New Project, New Screenshot – Slay the Beast

While I may not be updating my blog very often lately, I assure you that I’ve been staying busy.

As proof, here’s a (very) early work-in-progress screenshot of my current indie game project, Slay the Beast:
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Slay the Beast is a versus fighting game where one player controls a huge boss-level monster. While the other player controls a puny (but respawning) hero. The sprites are from Oryx Design Lab‘s Hifi Gothic Set and animation is done with Spine, from Esoteric Software.

The game is still at an early stage of development. Heck, I just started this project a few weeks ago! However, I plan on making WIP builds available soon. Stay tuned for more news.
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Burnout, Not Paradise

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So, yeah.
The last few months have been pretty darn busy. Hobby-life, work-life, personal-life, everything seemed to peak right about the end of February. I’ll be honest. I’m feeling pretty tired. I may even be feeling, dare I say it: burned-out.

Well, not full-on “burned-out” I don’t think. That’s actually a pretty major state of affairs. Still, I’m starting to notice some warning signs and I’ve had trouble bringing 100% of my power to bear on any task lately, be it was work or at home.

Now, the advice I’m about to give is not based on any particular professional expertise. Indeed, I’m about as layman as they come. But, I am someone who has worked himself to the point where I had to take a stress-induced leave from work so I thought I’d share some of the signs I watch for with regards to my emotional health.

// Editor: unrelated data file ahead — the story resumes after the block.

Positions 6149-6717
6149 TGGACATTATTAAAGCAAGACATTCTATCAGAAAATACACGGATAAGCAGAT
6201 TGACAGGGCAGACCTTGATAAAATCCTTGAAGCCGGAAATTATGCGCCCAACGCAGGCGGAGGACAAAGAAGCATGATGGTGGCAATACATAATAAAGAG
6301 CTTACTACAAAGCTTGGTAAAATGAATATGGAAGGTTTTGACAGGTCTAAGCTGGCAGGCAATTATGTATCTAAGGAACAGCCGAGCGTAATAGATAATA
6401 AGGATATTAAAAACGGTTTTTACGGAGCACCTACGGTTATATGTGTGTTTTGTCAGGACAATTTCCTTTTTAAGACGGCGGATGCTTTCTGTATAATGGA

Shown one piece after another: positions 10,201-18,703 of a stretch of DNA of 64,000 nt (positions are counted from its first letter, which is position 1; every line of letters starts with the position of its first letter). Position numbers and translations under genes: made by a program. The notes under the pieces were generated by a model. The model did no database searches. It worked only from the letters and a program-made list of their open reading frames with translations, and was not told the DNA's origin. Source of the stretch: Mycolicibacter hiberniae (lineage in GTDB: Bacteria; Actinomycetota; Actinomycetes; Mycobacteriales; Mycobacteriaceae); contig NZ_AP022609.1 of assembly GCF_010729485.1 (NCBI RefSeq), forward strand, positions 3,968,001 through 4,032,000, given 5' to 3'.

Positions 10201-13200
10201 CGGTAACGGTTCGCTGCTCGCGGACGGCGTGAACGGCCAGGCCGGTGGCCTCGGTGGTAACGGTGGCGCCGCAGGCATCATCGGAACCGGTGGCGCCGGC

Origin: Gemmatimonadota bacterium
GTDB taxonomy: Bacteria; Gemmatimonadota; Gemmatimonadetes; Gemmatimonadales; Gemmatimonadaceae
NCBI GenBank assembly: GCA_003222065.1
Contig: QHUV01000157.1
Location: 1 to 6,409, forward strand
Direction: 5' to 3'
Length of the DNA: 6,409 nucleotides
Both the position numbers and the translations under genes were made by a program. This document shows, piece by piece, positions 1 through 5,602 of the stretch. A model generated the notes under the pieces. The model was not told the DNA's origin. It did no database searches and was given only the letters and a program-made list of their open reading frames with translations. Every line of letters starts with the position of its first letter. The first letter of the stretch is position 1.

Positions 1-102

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#OneGameAMonth Update: Itano Alpha Flight

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Okay, okay. I’m about two weeks late but I finally finished up my February #OneGameAMonth entry. In my defense, I did have a confluence of life and work events knock into my schedule. But, that’s neither here nor there. I said One Game a Month.

As I mentioned previously, my goal for February’s game was to capture some of that Itano Circus feel. With that in mind, I even went so far as to name the game “Itano Alpha Flight”. And now the game is available for you to play.
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#OneGameAMonth Status Report

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It’s February and I’ve been at #OneGameAMonth for about 6 weeks now, so I thought it was about time to comment on how it’s going.

Before that though, a few words about why I’m doing #OneGameAMonth (#1GAM for short) in the first place. Here is the mission statement from my #OneGameAMonth profile page:

My biggest hope in joining #OneGameAMonth is to use it as a chance to challenge all my assumptions about how games should be made. By holding to the seemingly impossible goal of One Game a Month, I hope to find what I need to change (and what I’m unwilling to sacrifice) in order to make more, better games. Also, making friends and becoming AWESOME!

My main goal is to challenge myself to approach game development in ways that I haven’t before. So, this is how am I doing so far: Continue reading

Seeing the Whole Elephant

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There’s this old parable about several blind men and an elephant. There story goes something like this: Asked to describe an elephant each blind man grabs a part of the elephant then proceeds to describe what they felt. One feels the elephant’s tusk and describes an elephant as a hard, bony creature. Another feels it’s leg and describes the elephant as being stout like a tree trunk. Yet another grabs the elephants tail and promptly describes the elephant as being like a snake. Naturally, once they start sharing their findings, an argument ensues about what an elephant really is.